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Obama Dedicates $4 Billion to Autonomous Cars

By Daniel E DAngelo Esq on January 31, 2016

A couple of months back, we discussedDriverless car driverless cars and their possible impact on roadway safety in the United States. These vehicles present a fantastic leap forward in technology, and could go a long way towards getting us to the goal of having 0 deaths on roadways. Today we’re going to discuss recent developments that may get these vehicles on roadways even sooner than estimated. Let’s do a quick recap on some autonomous vehicle stats and facts:

  • Autonomous vehicles use GPS and LIDAR (works like radar, but uses the light from a laser for sensing) to position themselves and sense surroundings.
  • 90% of car collisions are caused by human error – eliminating that error is a major selling point for driverless cars[1]
  • A self-driving vehicle has still not been found to be at fault in any collision they’ve been involved in during testing. [2]

Clearly autonomous cars present an advancement that could benefit the world as a whole. Reducing collisions, injuries, and deaths caused on roadways is just a few of the advantages these vehicles present. Perhaps this is why in his most recent State of the Union Address; President Obama announced that he was dedicating $4 billion dollars to accelerate the development and adoption of autonomous vehicles. The plan calls for real-world pilot projects and requires that stringent safety requirements are met by these vehicles. This is huge news – and could significantly adjust the timeline in which we will see these vehicles on the road.

The United States Transportation Secretary, Anthony Fox, elaborated on the President’s plan with a bit more detail last week.  According to him, the Department of Transportation will be removing roadblocks that could stymie innovation of technology that could “significantly improve” transportation, safety, and sustainability.  Expanding on his comments further, Fox said,

“We are on the cusp of a new era in automotive technology with enormous potential to save lives, reduce greenhouse gas emissions, and transform mobility for the American people. Today’s actions and those we will pursue in coming months will provide the foundation and the path forward for manufacturers, state officials, and consumers to use new technologies and achieve their full safety potential.”

It’s apparent that the United States government is fully behind the adoption of autonomous vehicles – and with its support they are more feasible than ever before. Secretary Foxx also announced that policy guidance updates to the NHTSA’s preliminary guidelines released in 2013 are now available for review. They are available as a download at the NHTSA’s website.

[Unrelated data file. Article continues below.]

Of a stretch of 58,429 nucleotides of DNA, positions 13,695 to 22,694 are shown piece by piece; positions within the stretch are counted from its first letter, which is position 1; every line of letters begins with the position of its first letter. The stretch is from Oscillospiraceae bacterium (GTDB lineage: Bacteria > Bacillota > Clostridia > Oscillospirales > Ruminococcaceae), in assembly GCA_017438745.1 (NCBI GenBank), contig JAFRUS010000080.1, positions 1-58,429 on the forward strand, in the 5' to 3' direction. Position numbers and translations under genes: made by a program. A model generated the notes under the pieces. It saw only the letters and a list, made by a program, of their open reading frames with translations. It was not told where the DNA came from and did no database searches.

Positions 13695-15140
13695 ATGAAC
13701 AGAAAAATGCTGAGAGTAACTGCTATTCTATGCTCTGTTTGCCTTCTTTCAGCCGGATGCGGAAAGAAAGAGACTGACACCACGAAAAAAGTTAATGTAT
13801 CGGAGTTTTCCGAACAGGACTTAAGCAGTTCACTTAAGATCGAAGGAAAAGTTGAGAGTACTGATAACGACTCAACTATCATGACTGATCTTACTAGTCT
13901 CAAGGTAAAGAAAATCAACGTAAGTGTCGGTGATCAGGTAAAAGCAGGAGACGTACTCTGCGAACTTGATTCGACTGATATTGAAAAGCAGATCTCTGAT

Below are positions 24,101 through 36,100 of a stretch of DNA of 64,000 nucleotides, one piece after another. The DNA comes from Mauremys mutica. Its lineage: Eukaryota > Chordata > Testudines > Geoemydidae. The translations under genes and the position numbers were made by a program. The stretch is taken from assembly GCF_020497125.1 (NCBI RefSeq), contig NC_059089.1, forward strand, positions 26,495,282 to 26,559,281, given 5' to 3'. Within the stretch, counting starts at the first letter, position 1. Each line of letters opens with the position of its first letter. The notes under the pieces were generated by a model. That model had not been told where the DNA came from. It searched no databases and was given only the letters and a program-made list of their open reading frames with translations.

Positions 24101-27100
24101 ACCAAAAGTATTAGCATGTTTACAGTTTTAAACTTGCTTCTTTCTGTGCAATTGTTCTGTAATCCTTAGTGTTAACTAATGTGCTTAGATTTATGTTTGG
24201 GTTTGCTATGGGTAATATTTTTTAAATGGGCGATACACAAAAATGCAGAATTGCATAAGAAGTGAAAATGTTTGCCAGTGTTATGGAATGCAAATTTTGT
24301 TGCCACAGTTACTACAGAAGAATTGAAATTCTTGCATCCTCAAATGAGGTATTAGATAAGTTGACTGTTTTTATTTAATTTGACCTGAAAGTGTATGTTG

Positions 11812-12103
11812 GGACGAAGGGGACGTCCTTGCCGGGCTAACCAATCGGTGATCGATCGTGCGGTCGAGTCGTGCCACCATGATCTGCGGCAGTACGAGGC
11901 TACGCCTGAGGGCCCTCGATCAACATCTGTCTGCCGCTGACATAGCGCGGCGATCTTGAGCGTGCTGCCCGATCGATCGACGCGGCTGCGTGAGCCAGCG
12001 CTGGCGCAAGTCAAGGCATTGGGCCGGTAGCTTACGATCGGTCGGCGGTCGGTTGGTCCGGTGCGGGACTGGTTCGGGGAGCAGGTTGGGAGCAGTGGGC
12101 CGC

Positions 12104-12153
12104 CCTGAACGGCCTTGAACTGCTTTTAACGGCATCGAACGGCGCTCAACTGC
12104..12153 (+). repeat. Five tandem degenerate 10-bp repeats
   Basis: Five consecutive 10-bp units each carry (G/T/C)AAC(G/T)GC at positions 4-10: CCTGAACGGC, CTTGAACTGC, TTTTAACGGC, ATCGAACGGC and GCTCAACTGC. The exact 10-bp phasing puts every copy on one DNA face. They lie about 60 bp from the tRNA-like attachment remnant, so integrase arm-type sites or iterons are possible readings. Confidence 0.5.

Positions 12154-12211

There are several milestones that the Department of Transportation has laid out that they seek to reach in the next few years. Here’s a quick synapses:

  • The NHTSA will work with industry leaders to develop firm guidance on safe deployment operation of autonomous vehicles within six months.
  • Also within six months, the NHTSA will work with state partners and other to develop a model state policy on automated vehicles.
  • Will seek rule interpretations from various manufacturers to help enable innovation.
  • If interpretation isn’t sufficient, Secretary Foxx will submit request for use of the agency’s exemption authority to help with deployment of fully automated vehicles. “Exemption authority allows NHTSA to enable the deployment of up to 2,500 vehicles for up to two years if the agency determines that an exemption would ease development of new safety features.”
  • In a combined effort, DOT and NHTSA are committed to providing the necessary tools for a new era of vehicle safety and mobility.

Fostering innovation and removing barriers is essential in the development of autonomous cars. Maybe those 2020 predictions we wrote about last time weren’t so far off base.

At D’Angelo Law, we welcome the days of people arriving safely almost every single time they get behind the wheel (if we still have steering wheels in a few years!). Of course we’re not there yet – and we’re still here to help if you need us. Just reach out and we’ll be happy to listen – or even chat about self-driving cars!

[2] http://www.cnbc.com/2015/10/29/crash-data-for-self-driving-cars-may-not-tell-whole-story.html